Fresh Goose Egg


Fresh Goose Egg

Eggs don’t get much fresher than that one. Holly and I were walking up the driveway behind the geese and I said, “Hmm… I haven’t seen any goose eggs yet this year.” Bingo! A goose squatted and laid that egg right in front of us on the driveway! What a coincidence! Don’t tell me she was saving it up waiting for me to say that! No conspiracy theories…

Interesting, when the egg was freshly out it was very slippery. This explains how those rough surfaced eggs get out. After about ten minutes the shell had dried off and hardened to what you might consider a normal egg texture. The fresh egg was also hot – although it should be no surprise since geese, like chickens, have a high body temperature of about 107°F.


Goose, Duck and Chicken Eggs

For comparison here is the goose egg with a duck egg and a variety of chicken eggs. Each type of bird, in fact virtually every different bird, lays a slightly different color, texture and size. The greenish blue eggs are Americana/Auracana hens.

Outdoors: 58°F/39°F Partially Sunny
Farm House: 48°F/40°F
Tiny Cottage: 65°F/60°F

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About Walter Jeffries

Tinker, Tailor...
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15 Responses to Fresh Goose Egg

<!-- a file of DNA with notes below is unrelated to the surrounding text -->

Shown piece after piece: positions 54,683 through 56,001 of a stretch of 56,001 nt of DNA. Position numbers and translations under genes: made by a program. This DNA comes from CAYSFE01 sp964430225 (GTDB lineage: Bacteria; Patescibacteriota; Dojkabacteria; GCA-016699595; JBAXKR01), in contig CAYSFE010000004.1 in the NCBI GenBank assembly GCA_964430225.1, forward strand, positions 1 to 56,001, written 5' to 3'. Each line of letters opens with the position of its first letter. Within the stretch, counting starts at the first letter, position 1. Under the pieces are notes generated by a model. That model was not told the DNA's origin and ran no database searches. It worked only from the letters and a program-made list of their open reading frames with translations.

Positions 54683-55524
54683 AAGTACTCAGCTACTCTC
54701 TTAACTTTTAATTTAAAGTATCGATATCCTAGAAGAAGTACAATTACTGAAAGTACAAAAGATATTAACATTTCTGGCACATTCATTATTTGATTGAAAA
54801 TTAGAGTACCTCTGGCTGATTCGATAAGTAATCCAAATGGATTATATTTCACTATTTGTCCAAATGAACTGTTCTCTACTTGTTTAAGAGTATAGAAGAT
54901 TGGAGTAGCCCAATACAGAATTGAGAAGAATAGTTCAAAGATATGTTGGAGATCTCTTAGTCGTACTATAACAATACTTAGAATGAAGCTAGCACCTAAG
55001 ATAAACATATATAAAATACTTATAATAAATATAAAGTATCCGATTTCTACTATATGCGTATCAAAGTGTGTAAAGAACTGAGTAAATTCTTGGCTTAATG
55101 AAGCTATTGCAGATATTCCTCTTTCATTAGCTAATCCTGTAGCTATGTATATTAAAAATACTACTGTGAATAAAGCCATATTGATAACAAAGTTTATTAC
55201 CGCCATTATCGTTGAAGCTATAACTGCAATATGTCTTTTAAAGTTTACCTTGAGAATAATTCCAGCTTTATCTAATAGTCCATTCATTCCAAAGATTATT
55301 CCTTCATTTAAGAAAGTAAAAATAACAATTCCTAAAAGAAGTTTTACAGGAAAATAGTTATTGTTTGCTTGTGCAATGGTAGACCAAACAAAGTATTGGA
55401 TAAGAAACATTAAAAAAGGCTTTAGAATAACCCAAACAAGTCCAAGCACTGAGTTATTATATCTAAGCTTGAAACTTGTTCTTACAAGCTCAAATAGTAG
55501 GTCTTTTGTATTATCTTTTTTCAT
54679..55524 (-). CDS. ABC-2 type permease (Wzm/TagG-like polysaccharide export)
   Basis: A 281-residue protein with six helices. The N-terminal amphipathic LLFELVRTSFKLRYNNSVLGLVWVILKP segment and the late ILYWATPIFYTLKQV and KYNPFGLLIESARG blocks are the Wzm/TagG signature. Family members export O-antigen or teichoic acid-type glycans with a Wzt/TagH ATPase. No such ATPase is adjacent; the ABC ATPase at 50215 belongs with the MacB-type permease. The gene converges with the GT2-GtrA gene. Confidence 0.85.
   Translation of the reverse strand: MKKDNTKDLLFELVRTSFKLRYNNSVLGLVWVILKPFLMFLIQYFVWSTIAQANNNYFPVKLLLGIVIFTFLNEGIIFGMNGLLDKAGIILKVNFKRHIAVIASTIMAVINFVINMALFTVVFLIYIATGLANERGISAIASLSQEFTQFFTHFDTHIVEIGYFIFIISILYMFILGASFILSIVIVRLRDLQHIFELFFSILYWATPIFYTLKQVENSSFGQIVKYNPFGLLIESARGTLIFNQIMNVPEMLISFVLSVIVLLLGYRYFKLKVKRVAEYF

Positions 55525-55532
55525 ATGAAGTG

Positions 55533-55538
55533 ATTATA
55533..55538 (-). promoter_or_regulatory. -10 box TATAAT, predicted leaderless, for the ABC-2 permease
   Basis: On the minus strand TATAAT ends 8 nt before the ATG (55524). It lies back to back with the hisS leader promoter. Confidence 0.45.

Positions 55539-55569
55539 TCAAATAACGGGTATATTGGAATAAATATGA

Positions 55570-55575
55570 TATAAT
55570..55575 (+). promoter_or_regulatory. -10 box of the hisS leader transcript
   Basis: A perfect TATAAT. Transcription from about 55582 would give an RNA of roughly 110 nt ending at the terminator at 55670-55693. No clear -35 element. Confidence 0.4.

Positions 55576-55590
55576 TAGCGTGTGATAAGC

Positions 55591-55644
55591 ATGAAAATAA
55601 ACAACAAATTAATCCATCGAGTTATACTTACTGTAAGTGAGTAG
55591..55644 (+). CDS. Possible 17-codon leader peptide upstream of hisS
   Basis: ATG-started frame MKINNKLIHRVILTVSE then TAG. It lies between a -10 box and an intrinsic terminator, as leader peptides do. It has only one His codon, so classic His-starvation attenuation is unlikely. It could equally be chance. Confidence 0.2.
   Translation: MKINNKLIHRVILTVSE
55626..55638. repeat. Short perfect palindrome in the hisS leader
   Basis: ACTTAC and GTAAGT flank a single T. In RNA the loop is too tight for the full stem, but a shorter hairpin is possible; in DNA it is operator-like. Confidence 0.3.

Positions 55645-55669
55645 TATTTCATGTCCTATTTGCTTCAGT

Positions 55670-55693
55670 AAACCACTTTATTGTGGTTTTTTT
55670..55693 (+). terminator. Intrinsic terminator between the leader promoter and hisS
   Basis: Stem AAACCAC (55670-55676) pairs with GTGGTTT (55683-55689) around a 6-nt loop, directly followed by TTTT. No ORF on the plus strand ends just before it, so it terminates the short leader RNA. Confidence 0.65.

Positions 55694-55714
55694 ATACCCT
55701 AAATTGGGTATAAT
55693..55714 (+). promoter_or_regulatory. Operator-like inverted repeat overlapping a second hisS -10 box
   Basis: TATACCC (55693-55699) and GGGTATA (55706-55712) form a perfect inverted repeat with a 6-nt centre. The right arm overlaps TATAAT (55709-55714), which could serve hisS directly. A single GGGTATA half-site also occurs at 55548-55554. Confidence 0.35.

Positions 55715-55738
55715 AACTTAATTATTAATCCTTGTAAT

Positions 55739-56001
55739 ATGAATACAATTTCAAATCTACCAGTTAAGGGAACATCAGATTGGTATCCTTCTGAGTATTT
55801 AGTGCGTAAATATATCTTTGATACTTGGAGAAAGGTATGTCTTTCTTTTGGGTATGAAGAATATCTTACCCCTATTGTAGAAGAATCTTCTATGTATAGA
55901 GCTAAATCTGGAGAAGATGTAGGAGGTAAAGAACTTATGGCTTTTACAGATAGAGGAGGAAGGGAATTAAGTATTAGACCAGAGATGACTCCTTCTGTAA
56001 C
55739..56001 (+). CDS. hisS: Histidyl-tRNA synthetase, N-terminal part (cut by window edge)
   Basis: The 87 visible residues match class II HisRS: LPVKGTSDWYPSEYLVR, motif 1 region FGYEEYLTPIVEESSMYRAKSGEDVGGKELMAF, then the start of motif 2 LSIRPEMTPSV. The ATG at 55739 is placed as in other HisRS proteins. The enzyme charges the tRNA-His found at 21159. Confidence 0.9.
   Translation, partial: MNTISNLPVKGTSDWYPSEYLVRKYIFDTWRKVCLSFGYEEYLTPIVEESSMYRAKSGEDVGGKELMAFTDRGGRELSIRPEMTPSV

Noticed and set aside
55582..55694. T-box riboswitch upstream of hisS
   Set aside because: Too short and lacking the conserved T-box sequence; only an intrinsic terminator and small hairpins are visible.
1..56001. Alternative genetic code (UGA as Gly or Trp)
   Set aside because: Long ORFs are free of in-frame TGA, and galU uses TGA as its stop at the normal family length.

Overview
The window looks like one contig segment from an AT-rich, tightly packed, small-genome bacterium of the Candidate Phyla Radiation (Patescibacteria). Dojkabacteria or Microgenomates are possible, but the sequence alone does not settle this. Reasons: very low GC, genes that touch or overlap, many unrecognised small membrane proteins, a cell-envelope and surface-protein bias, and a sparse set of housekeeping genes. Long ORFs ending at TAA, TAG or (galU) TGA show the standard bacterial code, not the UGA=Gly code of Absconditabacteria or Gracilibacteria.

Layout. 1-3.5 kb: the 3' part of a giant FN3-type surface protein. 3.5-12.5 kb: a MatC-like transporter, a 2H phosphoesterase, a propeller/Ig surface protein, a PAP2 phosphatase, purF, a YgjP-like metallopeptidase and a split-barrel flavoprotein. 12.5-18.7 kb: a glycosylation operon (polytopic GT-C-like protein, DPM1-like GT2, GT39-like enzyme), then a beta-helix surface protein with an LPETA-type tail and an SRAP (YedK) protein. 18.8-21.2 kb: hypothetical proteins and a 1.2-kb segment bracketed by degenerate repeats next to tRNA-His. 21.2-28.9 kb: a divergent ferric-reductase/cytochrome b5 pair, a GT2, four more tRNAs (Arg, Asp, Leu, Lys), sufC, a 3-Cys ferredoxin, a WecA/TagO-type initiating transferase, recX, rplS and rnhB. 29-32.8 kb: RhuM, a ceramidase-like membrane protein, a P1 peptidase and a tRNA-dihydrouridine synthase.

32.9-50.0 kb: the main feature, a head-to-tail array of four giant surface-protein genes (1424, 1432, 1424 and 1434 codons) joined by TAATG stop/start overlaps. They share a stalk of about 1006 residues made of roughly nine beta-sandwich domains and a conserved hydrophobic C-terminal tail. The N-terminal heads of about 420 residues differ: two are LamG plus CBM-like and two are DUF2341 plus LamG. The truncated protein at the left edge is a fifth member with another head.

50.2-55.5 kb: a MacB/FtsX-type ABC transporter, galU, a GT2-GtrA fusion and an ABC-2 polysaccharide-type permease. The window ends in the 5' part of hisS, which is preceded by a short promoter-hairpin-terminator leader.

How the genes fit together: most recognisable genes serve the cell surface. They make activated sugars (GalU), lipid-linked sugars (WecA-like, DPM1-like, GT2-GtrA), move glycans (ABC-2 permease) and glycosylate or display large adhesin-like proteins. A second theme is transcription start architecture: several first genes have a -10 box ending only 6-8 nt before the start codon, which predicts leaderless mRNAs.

1. tuki says:

    I love your blog! Thankyou!!

  2. ChristyACB says:

    Wow! Those are huge. How would you compare the flavor with a chicken egg? I tried and ostrich egg and it was most untasty, so just wondering what a goose egg tastes like.

  3. Michigan Grass Farmer says:

    World’s Largest Factory Farm pork company polution linked to swine flu: http://www.grist.org/article/2009-04-25-swine-flu-smithfield/

    For those of you following the swine flu story concerned about a possible pandemic, and concerned about NAIS, make sure you tell people that factory farms concentrating animals in small areas spread disease while small family farms with animals on grass in the sunshine allow manure to be spread out in small amounts and utilized by the soil as opposed to having manure lagoons breeding diseases. Allowing NAIS to go through will help factory farms, hurt small grass farmers, and expose millions to risk of death from disease.

    Mike Murphy
    Michigan

  4. Walter, check out this link for a goose egg custard recipe – I look forward to making it every year…
    http://tuliptreehill.blogspot.com/2009/03/goose-eggs-and-custard.html

  5. Larbo says: